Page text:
NEW YORK STATE -- If you thought last week's decision by the New York State Department of Health, which prohibits sleepaway camps from operating this summer, put the debate on whether or not they'd …
NEW YORK STATE -- If you thought last week's decision by the New York State Department of Health, which prohibits sleepaway camps from operating this summer, put the debate on whether or not they'd actually open to bed, think again.
At Monday's live county virtual town hall, when asked about the enforcement of this mandate, as well as enforcement of compliance relating to reopening, Fallsburg Police Chief Simmie Williams said, “What many residents in the Town of Fallsburg might see is that many of these camps are open. They've applied to the Department of Health to have their residency changed temporarily to these summer camps, so a lot of the summer camps will be open because there's going to be people temporarily living there.”
Williams added that the Town of Fallsburg has made signs in various languages that their officers have carried around town. “We've asked people to wear masks, to practice social distancing and I call it ‘Stop and Remind,' because that is what we're going to have to do all summer.”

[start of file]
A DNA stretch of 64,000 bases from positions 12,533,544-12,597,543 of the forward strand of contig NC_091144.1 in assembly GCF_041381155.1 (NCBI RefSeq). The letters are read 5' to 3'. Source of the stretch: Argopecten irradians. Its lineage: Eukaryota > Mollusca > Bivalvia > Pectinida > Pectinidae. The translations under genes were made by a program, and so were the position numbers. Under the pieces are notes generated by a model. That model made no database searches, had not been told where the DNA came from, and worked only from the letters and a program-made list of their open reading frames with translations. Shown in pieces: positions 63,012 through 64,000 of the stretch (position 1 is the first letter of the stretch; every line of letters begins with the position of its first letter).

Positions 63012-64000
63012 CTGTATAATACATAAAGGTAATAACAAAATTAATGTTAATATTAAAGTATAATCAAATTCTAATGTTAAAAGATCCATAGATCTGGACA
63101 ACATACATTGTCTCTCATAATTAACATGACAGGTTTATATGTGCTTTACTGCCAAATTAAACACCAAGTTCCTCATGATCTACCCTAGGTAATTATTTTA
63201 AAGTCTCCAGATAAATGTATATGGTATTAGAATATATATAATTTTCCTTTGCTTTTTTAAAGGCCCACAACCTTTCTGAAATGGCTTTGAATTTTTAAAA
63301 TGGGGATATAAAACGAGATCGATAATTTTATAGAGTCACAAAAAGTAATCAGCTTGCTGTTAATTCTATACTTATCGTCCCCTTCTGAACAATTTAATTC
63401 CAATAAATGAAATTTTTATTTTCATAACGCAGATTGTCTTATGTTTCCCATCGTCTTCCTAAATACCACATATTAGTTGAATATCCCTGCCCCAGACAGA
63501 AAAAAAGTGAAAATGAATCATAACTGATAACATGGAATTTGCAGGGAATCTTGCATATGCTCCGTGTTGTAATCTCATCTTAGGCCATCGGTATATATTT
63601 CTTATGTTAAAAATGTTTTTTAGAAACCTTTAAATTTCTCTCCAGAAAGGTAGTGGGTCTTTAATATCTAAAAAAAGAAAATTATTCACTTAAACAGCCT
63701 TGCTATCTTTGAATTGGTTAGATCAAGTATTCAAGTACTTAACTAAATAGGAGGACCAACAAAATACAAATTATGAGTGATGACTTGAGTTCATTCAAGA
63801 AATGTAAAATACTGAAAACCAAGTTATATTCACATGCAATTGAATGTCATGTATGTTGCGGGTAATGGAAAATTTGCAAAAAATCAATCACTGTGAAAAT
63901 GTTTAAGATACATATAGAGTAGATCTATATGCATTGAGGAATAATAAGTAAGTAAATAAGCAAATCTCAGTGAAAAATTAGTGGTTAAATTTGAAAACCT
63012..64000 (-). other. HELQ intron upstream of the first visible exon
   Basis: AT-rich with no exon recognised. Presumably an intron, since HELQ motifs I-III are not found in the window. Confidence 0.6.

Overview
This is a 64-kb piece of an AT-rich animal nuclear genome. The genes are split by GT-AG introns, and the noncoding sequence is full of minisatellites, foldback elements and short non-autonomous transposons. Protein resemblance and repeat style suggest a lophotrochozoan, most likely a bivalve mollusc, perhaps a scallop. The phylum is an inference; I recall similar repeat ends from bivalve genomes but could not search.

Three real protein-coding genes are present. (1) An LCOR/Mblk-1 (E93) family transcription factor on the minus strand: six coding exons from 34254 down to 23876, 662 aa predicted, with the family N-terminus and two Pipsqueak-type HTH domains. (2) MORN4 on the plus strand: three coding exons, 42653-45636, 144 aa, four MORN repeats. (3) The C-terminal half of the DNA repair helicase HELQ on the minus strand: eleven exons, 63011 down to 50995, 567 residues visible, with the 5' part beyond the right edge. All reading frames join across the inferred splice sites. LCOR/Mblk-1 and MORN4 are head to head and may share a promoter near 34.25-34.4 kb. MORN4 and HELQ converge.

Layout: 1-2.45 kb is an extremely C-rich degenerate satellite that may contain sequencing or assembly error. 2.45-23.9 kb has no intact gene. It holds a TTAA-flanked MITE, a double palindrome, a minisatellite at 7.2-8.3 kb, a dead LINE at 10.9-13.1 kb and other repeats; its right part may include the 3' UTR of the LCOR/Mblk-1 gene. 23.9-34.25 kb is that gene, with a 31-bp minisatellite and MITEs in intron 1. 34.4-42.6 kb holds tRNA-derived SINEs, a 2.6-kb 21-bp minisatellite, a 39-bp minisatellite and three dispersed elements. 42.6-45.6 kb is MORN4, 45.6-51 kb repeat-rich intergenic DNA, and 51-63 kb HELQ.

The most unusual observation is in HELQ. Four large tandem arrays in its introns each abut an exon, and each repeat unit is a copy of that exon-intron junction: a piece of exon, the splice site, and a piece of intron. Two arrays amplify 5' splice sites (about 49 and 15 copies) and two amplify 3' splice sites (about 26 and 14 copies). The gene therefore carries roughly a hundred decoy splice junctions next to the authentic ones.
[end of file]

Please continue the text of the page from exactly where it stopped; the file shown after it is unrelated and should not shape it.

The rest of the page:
In a statement explaining the DOH's decision last week, NYS Health Commissioner Dr. Howard Zucker said unlike day camps, overnight camps are a difficult setting to manage social distancing and face covering and infection control practices.
“Overnight camps have congregate settings and sleeping arrangements in close quarters that present too many risks,” Dr. Zucker said. “In such a setting, even a single positive case in a camper or staff member could create an untenable quarantine situation and overwhelm camp health personnel that may not be able to handle a serious infectious outbreak of this nature.”
On Monday, Sullivan County Public Health Director Nancy McGraw told the Democrat that the decision to keep overnight children's camps closed Statewide is wise and warranted given how little is known about the impacts of COVID-19 on children.
“It's also sad and must have been a very difficult decision, considering so many children and camp employees will miss out on a summer's worth of incredible, memorable experiences,” McGraw said. “However, it's far more important that we keep them safe and stop the spread of coronavirus throughout New York. I thank Governor Cuomo and Health Commissioner Zucker for their careful thought on this controversial issue, which was very difficult.”